Cristea, A. D. Buyer-seller relationships in international trade: evidence from US states’ exports and business-class travel. J. Int. Econ. 84, 207–220 (2011).
Poole, J. P. Business travel as an input to international trade. in AEA 2010 Annual Meeting (eds Hall, R., et al.) https://www.aeaweb.org/conference/2010/retrieve.php?pdfid=431 (2010).
Hovhannisyan, N. & Keller, W. International business travel: an engine of innovation? J. Econ. Growth 20, 75–104 (2015).
Piva, M., Tani, M. & Vivarelli, M. Business visits, knowledge diffusion and productivity. J. Popul. Econ. 31, 1321–1338 (2018).
Krugman, P. R. Geography and Trade (MIT Press, 1993).
Jaffe, A. B., Trajtenberg, M. & Henderson, R. Geographic localization of knowledge spillovers as evidenced by patent citations. Q. J. Econ. 108, 577–598 (1993).
Hoekman, J., Frenken, K. & Van Oort, F. The geography of collaborative knowledge production in Europe. Ann. Reg. Sci. 43, 721–738 (2009).
Breschi, S. & Lissoni, F. “Cross-firm” Inventors and Social Networks: Localized Knowledge Spillovers Revisited. Ann. Econ. Stat. 79/80, 189–209 (2005).
Agrawal, A., Cockburn, I. & McHale, J. Gone but not forgotten: knowledge flows, labor mobility, and enduring social relationships. J. Econ. Geogr. 6, 571–591 (2006).
Hausmann, R., et al. The Atlas of Economic Complexity: Mapping Paths to Prosperity (Mit Press, 2014).
Bahar, D., Hausmann, R. & Hidalgo, C. A. Neighbors and the evolution of the comparative advantage of nations: evidence of international knowledge diffusion? J. Int. Econ. 92, 111–123 (2014).
Lenormand, M. et al. Influence of sociodemographic characteristics on human mobility. Sci. Rep. 5, 10075 (2015).
Sobolevsky, S. et al. Cities through the prism of people’s spending behavior. PloS ONE 11, e0146291 (2016).
Di Clemente, R. et al. Sequences of purchases in credit card data reveal lifestyles in urban populations. Nat. Commun. 9, 3330 (2018).
Albert, R. & Barabási, A.-L. Statistical mechanics of complex networks. Rev. Mod. Phys. 74, 47 (2002).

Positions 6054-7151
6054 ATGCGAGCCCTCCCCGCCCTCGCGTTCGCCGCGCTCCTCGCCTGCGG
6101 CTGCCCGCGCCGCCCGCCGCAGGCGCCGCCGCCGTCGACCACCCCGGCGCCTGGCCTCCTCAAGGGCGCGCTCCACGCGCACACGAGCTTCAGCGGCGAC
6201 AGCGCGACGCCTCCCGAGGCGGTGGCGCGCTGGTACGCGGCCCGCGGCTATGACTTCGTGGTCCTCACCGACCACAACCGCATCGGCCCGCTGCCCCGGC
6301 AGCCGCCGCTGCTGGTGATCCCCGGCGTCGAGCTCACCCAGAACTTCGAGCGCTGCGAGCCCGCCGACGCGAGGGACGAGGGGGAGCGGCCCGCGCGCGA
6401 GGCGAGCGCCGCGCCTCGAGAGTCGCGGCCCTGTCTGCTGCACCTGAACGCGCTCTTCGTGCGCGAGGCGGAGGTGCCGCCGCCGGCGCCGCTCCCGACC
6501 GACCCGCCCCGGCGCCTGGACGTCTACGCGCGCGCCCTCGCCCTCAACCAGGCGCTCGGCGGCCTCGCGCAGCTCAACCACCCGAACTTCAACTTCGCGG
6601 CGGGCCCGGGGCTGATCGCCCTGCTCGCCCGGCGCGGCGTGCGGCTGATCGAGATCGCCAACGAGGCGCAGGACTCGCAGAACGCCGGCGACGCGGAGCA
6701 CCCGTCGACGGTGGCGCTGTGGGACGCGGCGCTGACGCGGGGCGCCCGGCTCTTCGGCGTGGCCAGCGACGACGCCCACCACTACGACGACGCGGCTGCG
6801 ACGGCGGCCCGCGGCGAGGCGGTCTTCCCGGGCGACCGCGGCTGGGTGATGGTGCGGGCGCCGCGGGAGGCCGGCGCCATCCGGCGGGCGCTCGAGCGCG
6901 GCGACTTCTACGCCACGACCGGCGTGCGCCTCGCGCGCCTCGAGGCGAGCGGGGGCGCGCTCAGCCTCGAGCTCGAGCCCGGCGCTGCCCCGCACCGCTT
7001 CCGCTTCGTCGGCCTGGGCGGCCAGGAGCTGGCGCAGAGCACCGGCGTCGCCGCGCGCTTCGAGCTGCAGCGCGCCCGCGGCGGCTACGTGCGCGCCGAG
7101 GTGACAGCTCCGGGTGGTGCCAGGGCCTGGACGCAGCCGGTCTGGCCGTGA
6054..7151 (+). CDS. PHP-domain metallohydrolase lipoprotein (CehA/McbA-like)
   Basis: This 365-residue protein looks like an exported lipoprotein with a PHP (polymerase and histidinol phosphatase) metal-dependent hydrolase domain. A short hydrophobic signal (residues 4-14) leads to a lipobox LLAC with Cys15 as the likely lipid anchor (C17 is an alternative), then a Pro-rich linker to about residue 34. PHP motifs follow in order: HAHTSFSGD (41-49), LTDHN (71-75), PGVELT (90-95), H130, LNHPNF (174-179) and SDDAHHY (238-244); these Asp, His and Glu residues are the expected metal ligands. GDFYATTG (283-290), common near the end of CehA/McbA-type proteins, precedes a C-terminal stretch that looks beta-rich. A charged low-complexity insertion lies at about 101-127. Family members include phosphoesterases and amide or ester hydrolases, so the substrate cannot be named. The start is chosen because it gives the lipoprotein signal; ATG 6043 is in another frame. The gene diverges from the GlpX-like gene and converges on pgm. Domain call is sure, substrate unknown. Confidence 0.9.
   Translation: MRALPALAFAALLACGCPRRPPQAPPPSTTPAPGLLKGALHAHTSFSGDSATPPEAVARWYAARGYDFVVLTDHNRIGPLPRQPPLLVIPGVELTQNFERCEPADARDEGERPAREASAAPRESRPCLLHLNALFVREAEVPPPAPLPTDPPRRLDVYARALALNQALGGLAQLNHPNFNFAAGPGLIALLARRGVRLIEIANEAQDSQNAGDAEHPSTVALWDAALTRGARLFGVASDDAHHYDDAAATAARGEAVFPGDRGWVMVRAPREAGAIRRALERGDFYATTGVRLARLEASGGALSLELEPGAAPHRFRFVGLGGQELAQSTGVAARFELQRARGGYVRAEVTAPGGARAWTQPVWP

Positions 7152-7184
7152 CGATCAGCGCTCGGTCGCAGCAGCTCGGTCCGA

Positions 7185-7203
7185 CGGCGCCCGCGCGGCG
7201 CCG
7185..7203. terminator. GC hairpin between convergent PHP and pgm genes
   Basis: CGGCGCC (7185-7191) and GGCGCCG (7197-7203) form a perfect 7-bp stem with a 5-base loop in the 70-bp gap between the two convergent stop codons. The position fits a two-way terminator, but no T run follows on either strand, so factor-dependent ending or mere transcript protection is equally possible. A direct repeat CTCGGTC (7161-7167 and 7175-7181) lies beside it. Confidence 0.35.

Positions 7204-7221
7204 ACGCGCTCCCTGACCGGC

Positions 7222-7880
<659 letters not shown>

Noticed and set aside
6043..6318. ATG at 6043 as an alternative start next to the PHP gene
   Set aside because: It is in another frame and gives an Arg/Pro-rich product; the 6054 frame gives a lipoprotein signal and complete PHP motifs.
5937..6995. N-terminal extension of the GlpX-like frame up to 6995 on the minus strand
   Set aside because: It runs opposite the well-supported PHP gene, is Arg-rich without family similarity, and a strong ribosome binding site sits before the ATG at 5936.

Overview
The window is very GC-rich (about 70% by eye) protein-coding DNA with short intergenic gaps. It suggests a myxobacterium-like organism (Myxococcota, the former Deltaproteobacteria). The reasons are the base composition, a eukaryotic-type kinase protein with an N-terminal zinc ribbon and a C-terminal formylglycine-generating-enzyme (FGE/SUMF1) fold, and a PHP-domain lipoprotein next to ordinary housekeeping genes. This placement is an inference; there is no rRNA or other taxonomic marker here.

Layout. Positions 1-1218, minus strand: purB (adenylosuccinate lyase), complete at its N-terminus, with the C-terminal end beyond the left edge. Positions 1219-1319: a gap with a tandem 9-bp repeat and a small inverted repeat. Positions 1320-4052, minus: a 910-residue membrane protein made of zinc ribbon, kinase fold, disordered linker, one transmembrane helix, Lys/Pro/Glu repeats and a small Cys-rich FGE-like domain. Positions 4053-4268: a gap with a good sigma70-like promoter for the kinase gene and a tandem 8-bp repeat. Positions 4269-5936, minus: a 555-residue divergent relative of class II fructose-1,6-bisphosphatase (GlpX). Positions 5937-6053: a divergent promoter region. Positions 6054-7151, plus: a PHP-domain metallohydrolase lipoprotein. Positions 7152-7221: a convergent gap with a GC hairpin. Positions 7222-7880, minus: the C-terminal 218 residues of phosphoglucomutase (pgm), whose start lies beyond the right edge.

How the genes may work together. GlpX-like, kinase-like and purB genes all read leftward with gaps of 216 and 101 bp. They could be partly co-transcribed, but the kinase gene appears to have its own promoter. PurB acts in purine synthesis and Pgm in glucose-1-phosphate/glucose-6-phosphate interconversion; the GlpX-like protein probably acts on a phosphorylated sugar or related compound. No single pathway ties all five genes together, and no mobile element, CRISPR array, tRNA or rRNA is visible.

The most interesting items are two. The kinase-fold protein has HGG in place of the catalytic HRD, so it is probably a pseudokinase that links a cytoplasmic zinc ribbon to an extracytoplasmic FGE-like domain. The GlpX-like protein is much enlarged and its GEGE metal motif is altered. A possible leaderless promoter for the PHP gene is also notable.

Newman, M. E. The structure and function of complex networks. SIAM Rev. 45, 167–256 (2003).
Coscia, M. & Neffke, F. M., Network backboning with noisy data. In Proc. 2017 IEEE 33rd International Conference on Data Engineering (ICDE) 425–436 (IEEE, 2017).
Alfaro, L. & Charlton, A. Intra-industry foreign direct investment. Am. Econ. Rev. 99, 2096–2119 (2009).
The authors acknowledge financial support from the Mastercard Center for Inclusive Growth. The funders had no role in study design, data analysis, decision to publish or preparation of the manuscript. The Mastercard Center for Inclusive Growth provided access to the anonymized and aggregated data on expenditures through foreign corporate cards described in section 1.1 of the Supplementary materials. We thank the following people for comments and help in preparing the manuscript: A. Stansbury, D. Bahar, B. Zuccolo and S. Ravinutala. The authors.
The Mastercard Center for Inclusive Growth provided access, subject to strict privacy and data protection safeguards, to an aggregated and anonymized dataset relating to corporate credit card foreign spend. The Center reviewed the paper to ensure that it complied with these privacy and data protection safeguards. However, the Center did not determine any parts of the design, execution or interpretation of the research: all opinions, findings, and conclusions or recommendations expressed in this paper and its Supplementary Informationare those of the authors and do not necessarily reflect the views or opinions of Mastercard. R.H. is a senior fellow at the advisory council of the Mastercard Center for Inclusive Growth.
Peer review information: Primary Handling Editor: Aisha Bradshaw.
Publisher’s note Springer Nature remains neutral with regard to jurisdictional claims in published maps and institutional affiliations.
About this article
Cite this article
Coscia, M., Neffke, F.M.H. & Hausmann, R. Knowledge diffusion in the network of international business travel. Nat Hum Behav 4, 1011–1020 (2020). https://doi.org/10.1038/s41562-020-0922-x
The Journal of Technology Transfer (2022)